"The evil machine of capitalism." Numerous sociologists, leftist liberals, and social ethicists give detailed, convincing explanations on how the evils of free enterprise are responsible for the majority of our national and international problems (Bauer, 1991). They describe how profit is the driving engine of the corporate machine and claim that the self-interested businessman will stop at nothing to attain profit maximization (Novak, 1986). He will keep wages down, exploit workers, and take advantage of Third- World resources all in the name of profit and greed. Unfortunately, social ethicists fail to reconcile self-interest and greed with the common good.
At last, the beauty of a free-market economy: Can there be a more perfect system that harnesses individual greed and selfishness, and puts them to work for the common good? Socialists fail to realize that were it not for free markets, many of our national and international problems would be accentuated rather than contained. These same liberals and sociologists point to Third-World conditions to exemplify capitalism's course of destruction (Sowell, 1983). They cite foreign investment, trading, and multinational corporations as tools that entrepreneurs use to exploit less developed economies. However, a common-sense analysis of this system and the mechanisms behind it show that the "invisible hand" of greed and profit actually supports the common interest.
An economic analysis searching for the root causes of poverty and economic underdevelopment in Third-World countries points not to foreign investment, or trade with First- World capitalistic nations, but to outmoded policies of the Third World itself. While, with some exceptions, the United States rewards innovation, creativity, and efficiency with profit, many Third-World countries are collapsing under a centrally planned economy. Instead of allowing Adam Smith's "invisible hand" to dictate people's needs and wants through supply, demand and consumer purchasing power, these economies entrust their needs to a single dictator or panel of experts (Novak, 1993).
Many critics of corporate policy, particularly in the U. S., center on trade with underdeveloped nations. They feel that since the U . S. is economically powerful, any trade is inherently unequal and exploitative. But if these trades did not benefit both parties, they would not be made. In economic terms, any trade is mutually beneficial in ex-ante sense. These critics unwittingly insult Third-World countries by seeing them as incapable of recognizing a bad deal. If the trade did not benefit them, they would not make it. More importantly, trade is a necessary instrument for increasing people's standard of living. Envision a world void of trade. We would all need to be self-sufficient, with each person producing everything he needed. Obviously, this is economic lunacy—all people do not and cannot know how to do all things. Trade allows for division of labor and specialization, encouraging countries to allocate their resources to produce goods they have a comparative advantage in. This explains why so called cash-cropping is an economic benefit rather than a tragedy for many underdeveloped nations. When describing the causes of malnourishment, a sociologist recently said that "because of government incentives and foreign pressure, Brazil is abandoning traditional crops such as potatoes and black beans, for more exotic, export-orientated crops" (Rodney, 14). He obviously fails to comprehend the basic concept of comparative advantage. By producing the crops they are most efficient at farming and then trading for staples, they end up with more food than had they stuck to traditional foods. The Brazilians are not as stupid or easily manipulated as one might think.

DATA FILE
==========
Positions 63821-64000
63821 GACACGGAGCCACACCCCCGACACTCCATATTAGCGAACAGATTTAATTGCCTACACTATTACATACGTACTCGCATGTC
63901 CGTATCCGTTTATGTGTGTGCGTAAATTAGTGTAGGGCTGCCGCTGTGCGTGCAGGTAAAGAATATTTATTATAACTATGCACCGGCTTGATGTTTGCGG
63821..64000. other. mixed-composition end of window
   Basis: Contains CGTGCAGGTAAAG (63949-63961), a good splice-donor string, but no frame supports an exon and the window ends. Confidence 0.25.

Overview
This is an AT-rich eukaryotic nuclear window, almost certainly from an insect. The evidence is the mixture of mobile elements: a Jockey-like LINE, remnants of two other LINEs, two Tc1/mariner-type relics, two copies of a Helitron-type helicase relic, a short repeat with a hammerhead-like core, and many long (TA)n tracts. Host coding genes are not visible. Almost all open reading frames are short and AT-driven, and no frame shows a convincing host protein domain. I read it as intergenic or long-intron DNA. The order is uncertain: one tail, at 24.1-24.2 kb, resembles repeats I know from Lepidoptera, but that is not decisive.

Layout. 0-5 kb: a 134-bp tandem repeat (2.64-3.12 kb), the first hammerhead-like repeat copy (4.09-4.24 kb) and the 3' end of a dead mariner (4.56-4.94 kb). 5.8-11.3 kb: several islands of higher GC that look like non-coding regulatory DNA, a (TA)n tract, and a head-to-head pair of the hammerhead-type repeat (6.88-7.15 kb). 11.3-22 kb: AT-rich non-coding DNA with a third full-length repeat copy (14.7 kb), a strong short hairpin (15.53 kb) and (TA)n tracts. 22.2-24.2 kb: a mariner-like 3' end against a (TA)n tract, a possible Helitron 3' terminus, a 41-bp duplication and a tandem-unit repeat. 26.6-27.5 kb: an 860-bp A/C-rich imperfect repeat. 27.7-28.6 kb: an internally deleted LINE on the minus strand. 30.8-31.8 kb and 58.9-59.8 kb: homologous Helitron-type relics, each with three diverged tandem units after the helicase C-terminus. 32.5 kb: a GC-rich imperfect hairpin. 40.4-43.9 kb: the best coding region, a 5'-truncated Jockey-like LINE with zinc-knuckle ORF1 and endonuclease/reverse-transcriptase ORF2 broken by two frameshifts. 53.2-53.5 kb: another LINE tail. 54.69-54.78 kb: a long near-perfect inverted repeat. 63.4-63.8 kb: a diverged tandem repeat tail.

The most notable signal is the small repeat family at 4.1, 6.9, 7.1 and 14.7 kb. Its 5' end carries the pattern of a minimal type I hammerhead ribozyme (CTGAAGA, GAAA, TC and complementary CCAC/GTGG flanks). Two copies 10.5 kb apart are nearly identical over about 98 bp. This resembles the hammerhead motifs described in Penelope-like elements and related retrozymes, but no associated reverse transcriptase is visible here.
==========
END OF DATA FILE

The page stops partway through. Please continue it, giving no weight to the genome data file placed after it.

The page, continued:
Apparently, any economic foreign relations are manipulative and unfair. The "humanitarians" are quick to criticize foreign investment, and multinational corporations in particular. In their view, these corporations overwhelm and exploit their economy and politics by underpaying workers to produce products the country does not need. In the words of an eminent social ethicist,
the political costs of foreign aid and investment may be higher than the economic benefits they bring. Indeed, many of the arguments for corporate investment, while reasonable in theory, do not apply in a region like Latin America, where the governments have neither the will nor the means to control or guide a transnational empire.... (Lernoux, 121)